Nevada Prison System: Chaplain Retires After Sex Abuse Allegations

By Sean Whaley
Las Vegas Review-Journal [Nevada]
February 8, 2003

Carson City — A chaplain with the Nevada prison system retired after he was named in a federal lawsuit that accuses him of abuse 25 years ago at Father Flanagan's Boys Town.

James F. Kelly, reached at home in the capital Friday, said the allegations made against him by James Duffy are completely false.

'Obviously, I was very surprised and hurt by it,' Kelly said. 'I absolutely, vehemently deny it.'

Kelly, 70, said he automatically was placed on administrative leave by the Catholic Church after the allegation surfaced. Rather than remain on leave, Kelly said he decided to retire from his job as chaplain with the Department of Corrections, where he has worked for seven years.

Kelly is not named as a defendant, but is identified in the lawsuit filed in U.S. District Court in Omaha, Neb., by Duffy, an Arizona resident, against the home for troubled boys. Duffy said Kelly was one of two men who molested him at Boys Town in 1978.

Kelly said he worked at Boys Town for seven years, including the period mentioned in the lawsuit. He said he does not remember Duffy.

Kelly said he was told that Duffy recalled the abuse in a repressed memory released following news of another abuse lawsuit being settled.

Duffy filed the lawsuit Jan. 30.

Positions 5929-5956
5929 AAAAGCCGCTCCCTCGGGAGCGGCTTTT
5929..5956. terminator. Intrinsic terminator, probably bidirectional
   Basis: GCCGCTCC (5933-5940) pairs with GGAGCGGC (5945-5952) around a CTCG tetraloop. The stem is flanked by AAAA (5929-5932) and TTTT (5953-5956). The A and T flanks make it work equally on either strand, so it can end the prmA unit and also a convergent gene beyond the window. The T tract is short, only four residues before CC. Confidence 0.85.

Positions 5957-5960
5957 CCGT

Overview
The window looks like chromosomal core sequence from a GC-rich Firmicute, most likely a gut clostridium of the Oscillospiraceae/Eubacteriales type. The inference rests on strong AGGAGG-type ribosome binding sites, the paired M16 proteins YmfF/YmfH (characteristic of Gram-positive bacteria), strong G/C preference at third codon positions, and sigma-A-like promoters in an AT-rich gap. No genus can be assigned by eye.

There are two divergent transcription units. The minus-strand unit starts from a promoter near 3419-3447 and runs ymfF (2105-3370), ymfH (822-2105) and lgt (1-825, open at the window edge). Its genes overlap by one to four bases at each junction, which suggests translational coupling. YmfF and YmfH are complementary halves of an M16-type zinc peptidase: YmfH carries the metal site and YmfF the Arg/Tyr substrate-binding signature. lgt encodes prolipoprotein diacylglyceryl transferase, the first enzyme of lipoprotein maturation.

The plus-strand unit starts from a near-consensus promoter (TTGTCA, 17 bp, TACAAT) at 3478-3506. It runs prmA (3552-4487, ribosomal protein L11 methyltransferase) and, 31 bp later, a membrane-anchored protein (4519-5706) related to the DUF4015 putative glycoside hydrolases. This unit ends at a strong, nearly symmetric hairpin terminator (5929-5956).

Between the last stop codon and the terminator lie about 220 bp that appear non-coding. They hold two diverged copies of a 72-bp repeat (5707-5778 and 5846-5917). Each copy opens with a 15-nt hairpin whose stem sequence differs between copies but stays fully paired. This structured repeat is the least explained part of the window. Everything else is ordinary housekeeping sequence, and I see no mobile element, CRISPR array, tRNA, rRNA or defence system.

Kelly said two people who lived at Boys Town during his years working there have called to offer their support.

'They backed me up completely,' he said.

As a prison chaplain in the capital, Kelly said he ministered to thousands of inmates and coordinated religious services of all denominations for them.

The Associated Press reported Tuesday that Kelly is a former Albany, N.Y., diocesan priest who also was accused of sexual misconduct in New York in the 1980s. Kelly was accused of sexual misconduct in 1983 and 1984, while he worked in Rensselaer, N.Y., The Associated Press reported, citing a news story in the Albany Times Union.

Bishop Howard Hubbard told the Albany newspaper that the diocese investigated the complaint in the 1980s and determined that Kelly's actions did not constitute sexual abuse. However, he was ordered to undergo therapy and evaluation before returning to the ministry, Hubbard told the newspaper.


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